Wednesday, September 30, 2015

The Darkness Rolling by Win and Meredith Blevins

I read and reviewed the first Blevins' collaboration, Moonlight Water on my personal blog here.  I first encountered Yazzie Goldman, the fictional male protagonist of  The Darkness Rolling, in Moonlight Water.  Yazzie is part Navajo and part Jewish.  Although Moonlight Water was contemporary fiction, The Darkness Rolling is the first book in a series of historical mysteries that begin right after World War II.  During the war Yazzie received training in NCIS investigative techniques.  I thought that he had potential as a mystery detective.

The reason why I decided to review this book for Book Babe is because there's a rather prominent female character.  She is the real Hollywood star, Linda Darnell.  I knew virtually nothing about her before reading The Darkness Rolling.  After finishing it, I wanted to know a lot more.


 The Darkness Rolling is actually a crime thriller rather than a mystery. The perpetrator is revealed to readers early in the book.  The suspense arises from how he is caught and captured.

 Yazzie Goldman is hired as part of the security team for Linda Darnell during the filming of a movie directed by John Ford in Monument Valley.  The movie's name is never mentioned in the book.  Based on internal clues and online information about Linda Darnell's career, I'd say that it has to be My Darling Clementine (1946) in which Darnell played a Mexican dancer.  I learned from this novel that Darnell was actually part-Cherokee.  This was confirmed by multiple web pages dealing with Linda Darnell.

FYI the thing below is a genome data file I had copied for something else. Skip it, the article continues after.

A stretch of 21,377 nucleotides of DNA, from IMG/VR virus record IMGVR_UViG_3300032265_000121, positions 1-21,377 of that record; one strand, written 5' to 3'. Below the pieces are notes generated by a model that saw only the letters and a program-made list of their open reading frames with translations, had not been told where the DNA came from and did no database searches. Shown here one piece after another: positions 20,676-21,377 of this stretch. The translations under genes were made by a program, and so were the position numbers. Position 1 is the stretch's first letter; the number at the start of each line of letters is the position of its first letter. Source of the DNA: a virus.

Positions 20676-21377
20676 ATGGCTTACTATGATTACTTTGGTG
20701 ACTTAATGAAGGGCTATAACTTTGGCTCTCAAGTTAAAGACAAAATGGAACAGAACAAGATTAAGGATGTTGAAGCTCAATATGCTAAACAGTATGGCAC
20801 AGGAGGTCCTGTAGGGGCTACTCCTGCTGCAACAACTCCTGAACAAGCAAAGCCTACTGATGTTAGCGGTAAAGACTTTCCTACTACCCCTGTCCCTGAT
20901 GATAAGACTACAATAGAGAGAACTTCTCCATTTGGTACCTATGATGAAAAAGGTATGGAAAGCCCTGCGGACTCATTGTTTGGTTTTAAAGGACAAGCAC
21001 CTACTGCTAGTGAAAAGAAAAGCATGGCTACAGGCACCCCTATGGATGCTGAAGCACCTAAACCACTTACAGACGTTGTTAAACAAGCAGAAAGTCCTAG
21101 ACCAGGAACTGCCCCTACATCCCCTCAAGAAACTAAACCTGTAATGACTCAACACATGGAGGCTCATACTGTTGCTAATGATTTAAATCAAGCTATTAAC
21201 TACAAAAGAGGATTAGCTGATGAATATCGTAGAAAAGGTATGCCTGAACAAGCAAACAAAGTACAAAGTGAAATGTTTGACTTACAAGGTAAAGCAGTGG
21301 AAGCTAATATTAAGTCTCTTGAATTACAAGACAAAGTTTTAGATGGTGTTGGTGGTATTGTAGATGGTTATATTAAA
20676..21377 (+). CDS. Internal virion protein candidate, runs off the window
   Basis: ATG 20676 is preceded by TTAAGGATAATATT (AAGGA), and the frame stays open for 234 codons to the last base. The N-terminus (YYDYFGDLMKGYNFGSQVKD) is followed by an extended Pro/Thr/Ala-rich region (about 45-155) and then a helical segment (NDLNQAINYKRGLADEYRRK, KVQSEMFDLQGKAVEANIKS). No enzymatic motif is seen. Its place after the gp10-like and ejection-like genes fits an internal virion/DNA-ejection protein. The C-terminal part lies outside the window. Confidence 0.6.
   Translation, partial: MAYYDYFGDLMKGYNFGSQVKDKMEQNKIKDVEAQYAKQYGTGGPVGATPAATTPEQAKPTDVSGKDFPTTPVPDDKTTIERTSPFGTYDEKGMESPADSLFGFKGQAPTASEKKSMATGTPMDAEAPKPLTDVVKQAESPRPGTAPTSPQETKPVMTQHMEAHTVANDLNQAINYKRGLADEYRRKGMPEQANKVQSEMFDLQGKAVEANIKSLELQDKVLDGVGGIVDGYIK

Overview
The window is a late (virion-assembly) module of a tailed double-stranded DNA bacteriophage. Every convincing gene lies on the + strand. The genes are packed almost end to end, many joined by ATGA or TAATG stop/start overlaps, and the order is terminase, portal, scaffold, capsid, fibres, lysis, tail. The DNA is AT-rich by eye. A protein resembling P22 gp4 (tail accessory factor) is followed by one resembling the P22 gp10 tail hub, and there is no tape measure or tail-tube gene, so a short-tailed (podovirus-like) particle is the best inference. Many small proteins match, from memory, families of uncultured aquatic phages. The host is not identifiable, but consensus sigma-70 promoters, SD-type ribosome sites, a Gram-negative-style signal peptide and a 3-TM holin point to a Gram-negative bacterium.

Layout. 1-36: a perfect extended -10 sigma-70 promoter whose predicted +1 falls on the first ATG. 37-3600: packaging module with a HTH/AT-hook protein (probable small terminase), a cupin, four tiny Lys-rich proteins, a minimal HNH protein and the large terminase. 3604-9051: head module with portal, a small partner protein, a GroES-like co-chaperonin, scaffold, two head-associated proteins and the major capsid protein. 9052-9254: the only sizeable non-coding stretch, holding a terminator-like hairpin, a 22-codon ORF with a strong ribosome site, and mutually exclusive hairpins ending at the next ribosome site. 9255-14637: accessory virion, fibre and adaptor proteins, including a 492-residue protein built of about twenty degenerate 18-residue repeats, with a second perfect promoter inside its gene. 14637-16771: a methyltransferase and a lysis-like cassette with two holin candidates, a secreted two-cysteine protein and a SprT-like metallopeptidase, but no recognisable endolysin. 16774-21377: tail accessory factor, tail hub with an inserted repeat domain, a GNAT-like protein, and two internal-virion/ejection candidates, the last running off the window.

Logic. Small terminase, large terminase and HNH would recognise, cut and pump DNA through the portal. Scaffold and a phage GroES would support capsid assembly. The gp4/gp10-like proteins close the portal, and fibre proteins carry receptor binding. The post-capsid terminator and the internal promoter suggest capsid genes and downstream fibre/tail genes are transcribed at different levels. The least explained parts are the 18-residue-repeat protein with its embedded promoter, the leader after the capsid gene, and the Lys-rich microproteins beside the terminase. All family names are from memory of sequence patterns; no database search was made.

This book could have been a standard thriller about a star being stalked. One of the reasons why it wasn't was because of Linda Darnell as portrayed by the Blevins.  She absolutely refused to be treated as a victim.  She was not going to be pitied or allow herself to be sidelined.

Yazzie's rather unusual family also contained several wonderfully strong women.  I especially admired Iris Goldman,  a highly independent artist.  I'm hoping to see more of her in future novels in this series.

I do have to say that Yazzie's grandfather, Mose, was the most extraordinary character.  He had recently had a stroke before the novel began, and his speech was tremendously impaired.   Yet in a crisis he could surmount his medical condition with a toughness and resourcefulness that was nothing short of amazing.

There was some good Navajo cultural and historical content in this novel.  A reference to the Navajo chief Hoskininni led me to research him.  I learned that when the U.S. Army forcibly relocated the Navajo, Hoskininni led many Navajos into hiding where they remained until the Navajo were allowed to return.  I found a very colorful account of Hoskininni's life at Dine Biographies.

So I enjoyed The Darkness Rolling very much.  It was unexpected, and I loved a number of the characters.  I will definitely read the next in the series.


No comments:

Post a Comment